An independent contractor is an individual who’s self-employed or hired by an outside organisation to work in another (that is, your) organisation. They are paid by you for work performed according to your specifications. The contractor will bill you for the service.
This individual must work according to the procedures and culture of your business. The length of service may be limited, meaning that you hire them for a specific, finite project, or it may be ongoing. Usually, the independent contractor doesn’t receive fringe benefits from the hiring organisation.
On The Up Side
There are two good reasons to hire an independent contractor: your business doesn’t have the expertise in-house to complete a project; and hiring someone through a third party usually ensures the worker has been screened and is competent. If the worker’s productivity is unacceptable, the person can easily be replaced.
Another reason to take on an independent contractor is when an “extra hand” is needed on a task that’s time or project limited. It’s easy to end the working relationship and avoid any legal complications.
As far as work ethic goes, generally, the notion that you get “an honest day’s work for an honest day’s pay” remains true. The hiring company expects the employee be diligent and get the task done on time and under budget while working well with other employees. On the other hand, the independent contractor expects the employer to be available to answer questions, offer appropriate direction and a suitable working climate, and to pay promptly.
This concept is called the psychological contract. If the independent contractor is hired because they have expertise your regular employees don’t have, then the former can earn the admiration of the latter. In this case, the contractor will usually continue to shine so as to receive ongoing approval. This achievement may even lead to an extension ofthe working contract, which will benefit everyone involved.
On The Down Side
When hiring an independent contractor,there are other factors that could negativly impact the quality of output. These factors are:
- Complacency. This would occur if the independent contractor falsely believes that their job skills are so highlyvalued by you that they don’t have to make an effort. The result is that while the work output might be acceptable, it wouldn’t be optimal.
- The fact that the employment is time-limited. The independent contractor may work diligently in the beginning, but as time goes by, the quality of their work may falter. If their employment is for a specific period of time, the contractor may rightly assume that once the task is at least halfway complete, you won’t pull the plug on the contractand terminate the contractor.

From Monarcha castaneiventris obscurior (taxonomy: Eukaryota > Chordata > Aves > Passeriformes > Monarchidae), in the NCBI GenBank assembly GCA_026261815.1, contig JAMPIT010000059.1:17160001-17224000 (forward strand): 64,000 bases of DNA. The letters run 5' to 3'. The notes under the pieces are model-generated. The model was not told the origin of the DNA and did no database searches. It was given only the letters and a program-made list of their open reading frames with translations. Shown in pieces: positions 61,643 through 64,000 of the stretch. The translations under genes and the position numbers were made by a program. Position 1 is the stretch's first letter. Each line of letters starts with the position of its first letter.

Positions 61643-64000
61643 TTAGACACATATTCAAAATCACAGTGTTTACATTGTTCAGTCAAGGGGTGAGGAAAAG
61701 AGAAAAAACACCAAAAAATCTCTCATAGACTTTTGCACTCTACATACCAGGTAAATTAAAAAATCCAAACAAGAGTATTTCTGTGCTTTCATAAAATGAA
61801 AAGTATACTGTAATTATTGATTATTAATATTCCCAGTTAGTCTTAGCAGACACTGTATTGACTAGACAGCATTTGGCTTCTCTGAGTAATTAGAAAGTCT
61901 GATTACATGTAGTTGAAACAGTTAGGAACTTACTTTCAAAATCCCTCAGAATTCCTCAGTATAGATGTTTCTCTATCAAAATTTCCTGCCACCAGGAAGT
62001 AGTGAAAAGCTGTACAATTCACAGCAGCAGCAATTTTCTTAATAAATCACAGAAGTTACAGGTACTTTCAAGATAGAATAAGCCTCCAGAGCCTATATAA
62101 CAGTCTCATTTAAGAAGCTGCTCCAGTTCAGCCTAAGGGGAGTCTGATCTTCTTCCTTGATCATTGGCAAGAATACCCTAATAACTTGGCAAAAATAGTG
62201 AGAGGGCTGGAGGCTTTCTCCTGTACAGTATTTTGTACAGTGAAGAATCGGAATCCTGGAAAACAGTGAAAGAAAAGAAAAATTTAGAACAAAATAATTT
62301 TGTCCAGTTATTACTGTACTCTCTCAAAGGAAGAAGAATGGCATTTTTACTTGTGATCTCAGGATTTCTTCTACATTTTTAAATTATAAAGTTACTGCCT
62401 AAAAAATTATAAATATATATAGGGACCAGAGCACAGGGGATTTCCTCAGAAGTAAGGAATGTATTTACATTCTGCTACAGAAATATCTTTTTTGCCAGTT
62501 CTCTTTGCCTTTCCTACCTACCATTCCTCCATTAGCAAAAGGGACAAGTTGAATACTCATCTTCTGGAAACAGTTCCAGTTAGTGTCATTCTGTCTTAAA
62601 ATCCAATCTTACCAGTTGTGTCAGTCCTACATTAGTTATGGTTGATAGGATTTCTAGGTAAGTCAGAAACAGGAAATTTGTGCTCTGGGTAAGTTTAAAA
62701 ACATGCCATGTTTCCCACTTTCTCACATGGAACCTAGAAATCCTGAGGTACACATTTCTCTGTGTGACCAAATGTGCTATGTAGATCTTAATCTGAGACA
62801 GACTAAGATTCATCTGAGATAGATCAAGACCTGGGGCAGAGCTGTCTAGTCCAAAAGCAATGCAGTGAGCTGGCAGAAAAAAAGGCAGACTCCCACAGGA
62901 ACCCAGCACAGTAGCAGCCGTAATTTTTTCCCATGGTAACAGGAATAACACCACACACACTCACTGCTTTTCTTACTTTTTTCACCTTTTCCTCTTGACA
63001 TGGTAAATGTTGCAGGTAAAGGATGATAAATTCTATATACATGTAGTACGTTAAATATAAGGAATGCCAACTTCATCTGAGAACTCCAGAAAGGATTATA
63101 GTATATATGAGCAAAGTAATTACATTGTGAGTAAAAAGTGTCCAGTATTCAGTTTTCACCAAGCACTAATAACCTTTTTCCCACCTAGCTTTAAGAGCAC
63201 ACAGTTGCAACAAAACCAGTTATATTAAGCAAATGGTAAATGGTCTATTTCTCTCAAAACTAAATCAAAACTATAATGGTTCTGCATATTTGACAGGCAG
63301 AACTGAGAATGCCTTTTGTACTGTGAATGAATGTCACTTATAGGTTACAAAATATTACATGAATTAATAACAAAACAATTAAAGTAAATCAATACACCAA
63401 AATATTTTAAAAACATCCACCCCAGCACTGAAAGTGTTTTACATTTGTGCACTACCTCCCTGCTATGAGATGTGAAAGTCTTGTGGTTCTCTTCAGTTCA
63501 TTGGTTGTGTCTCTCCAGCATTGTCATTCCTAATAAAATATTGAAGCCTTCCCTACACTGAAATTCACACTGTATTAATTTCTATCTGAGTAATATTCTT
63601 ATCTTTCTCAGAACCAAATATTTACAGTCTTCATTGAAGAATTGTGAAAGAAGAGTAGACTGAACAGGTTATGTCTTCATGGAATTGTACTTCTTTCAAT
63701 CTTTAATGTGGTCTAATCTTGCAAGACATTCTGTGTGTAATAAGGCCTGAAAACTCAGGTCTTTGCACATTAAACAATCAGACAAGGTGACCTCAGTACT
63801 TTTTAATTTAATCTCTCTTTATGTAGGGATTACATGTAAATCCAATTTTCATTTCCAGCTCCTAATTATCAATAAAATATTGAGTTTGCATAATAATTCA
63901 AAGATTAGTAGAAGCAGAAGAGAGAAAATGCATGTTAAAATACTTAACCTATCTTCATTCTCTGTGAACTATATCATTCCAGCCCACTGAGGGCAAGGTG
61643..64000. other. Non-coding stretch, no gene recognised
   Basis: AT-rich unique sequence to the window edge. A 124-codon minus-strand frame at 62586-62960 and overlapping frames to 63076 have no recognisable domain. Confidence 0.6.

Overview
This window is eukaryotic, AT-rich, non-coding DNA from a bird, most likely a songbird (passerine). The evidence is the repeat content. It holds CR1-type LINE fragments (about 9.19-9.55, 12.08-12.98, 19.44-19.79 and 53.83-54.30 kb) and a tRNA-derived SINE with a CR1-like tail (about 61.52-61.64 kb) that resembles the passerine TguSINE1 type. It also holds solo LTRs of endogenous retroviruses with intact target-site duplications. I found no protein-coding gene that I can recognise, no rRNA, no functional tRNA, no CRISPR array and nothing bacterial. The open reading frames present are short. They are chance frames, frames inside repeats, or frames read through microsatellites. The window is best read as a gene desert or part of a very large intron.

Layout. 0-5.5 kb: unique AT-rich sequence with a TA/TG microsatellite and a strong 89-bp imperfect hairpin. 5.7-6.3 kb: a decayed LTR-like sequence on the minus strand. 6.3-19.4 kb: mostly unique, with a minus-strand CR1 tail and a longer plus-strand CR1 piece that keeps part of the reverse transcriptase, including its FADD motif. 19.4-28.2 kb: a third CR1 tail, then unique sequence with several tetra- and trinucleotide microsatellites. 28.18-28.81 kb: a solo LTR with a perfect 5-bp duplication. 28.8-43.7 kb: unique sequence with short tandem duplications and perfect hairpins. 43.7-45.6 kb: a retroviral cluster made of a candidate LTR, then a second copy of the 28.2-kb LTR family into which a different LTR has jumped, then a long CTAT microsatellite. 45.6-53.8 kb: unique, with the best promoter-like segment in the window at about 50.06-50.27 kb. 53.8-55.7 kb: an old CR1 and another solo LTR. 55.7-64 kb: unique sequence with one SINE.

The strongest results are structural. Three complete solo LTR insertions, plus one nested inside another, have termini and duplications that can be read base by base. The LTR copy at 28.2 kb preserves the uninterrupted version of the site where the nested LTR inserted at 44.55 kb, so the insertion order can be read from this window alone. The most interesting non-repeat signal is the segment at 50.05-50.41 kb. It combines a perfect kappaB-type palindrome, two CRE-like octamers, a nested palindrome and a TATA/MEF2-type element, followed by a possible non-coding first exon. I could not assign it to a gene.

- Decreased productivity due to a lack ofcommitment on the part of the independent contractor. If the job is time-limited, this employee might assume that “doing just enough to get by” will not cause negative ramifications. Indeed, you may find it difficult to terminate a contractor who accomplishes only part of a job. This is especially true if the project has a deadline. The contractor can think that even if their work is just okay, there’s no time for you to terminate them and hire someone new to finish the task.
But this individual owes you a high level of performance that should equal, if not exceed, the standards you set for your own employees. After all, this individual is still working to receive a pay cheque. It’s not uncommon for entrepreneurs to want to give these subcontractors “special treatment” out of fear that if they don’t like the job, they’ll leave.
Managing Independent Contractors
While it’s true they have the freedom to more easily leave your employ, that doesn’t mean you should give them preferential treatment. It could make regular employees jealous, resulting in decreased morale and productivity. There are some ways of managing contractors that are similar to other employees and some that are different.
Things that are similar:
- Clearly state expected work outcomes.
- Let the contractor know that you value the work produced.
- Quickly inform the contractor when output fails to meet your expectations in terms of time, quality, quantity, cost and so on.
Things that are different:
- Check in with this individual more frequently to determine work satisfaction and challenges.
- Reinforce the positive aspects of the individual’s performance. Remember, an independent contractor is used to working for various bosses for a variety of time periods. Therefore, while leaving your employ may not have a significant effect on this person, it could have a marked impact on your company’s productivity.
Why You Should Consider Retrenchment Cover for Your Employees
Not sure if a retrenchment benefit is for you? Keep reading for more insight into why considering retrenchment cover for your employees is best for them and you
As a business owner, looking after your employees is an important part of what makes your business a success. You need to be sure that all of their needs are being met, especially in terms of income protection and retrenchment insurance.
If you’re lucky, you may never need to retrench anyone, but if you do, having retrenchment insurance in South Africa can help your employees immensely in keeping debt at bay.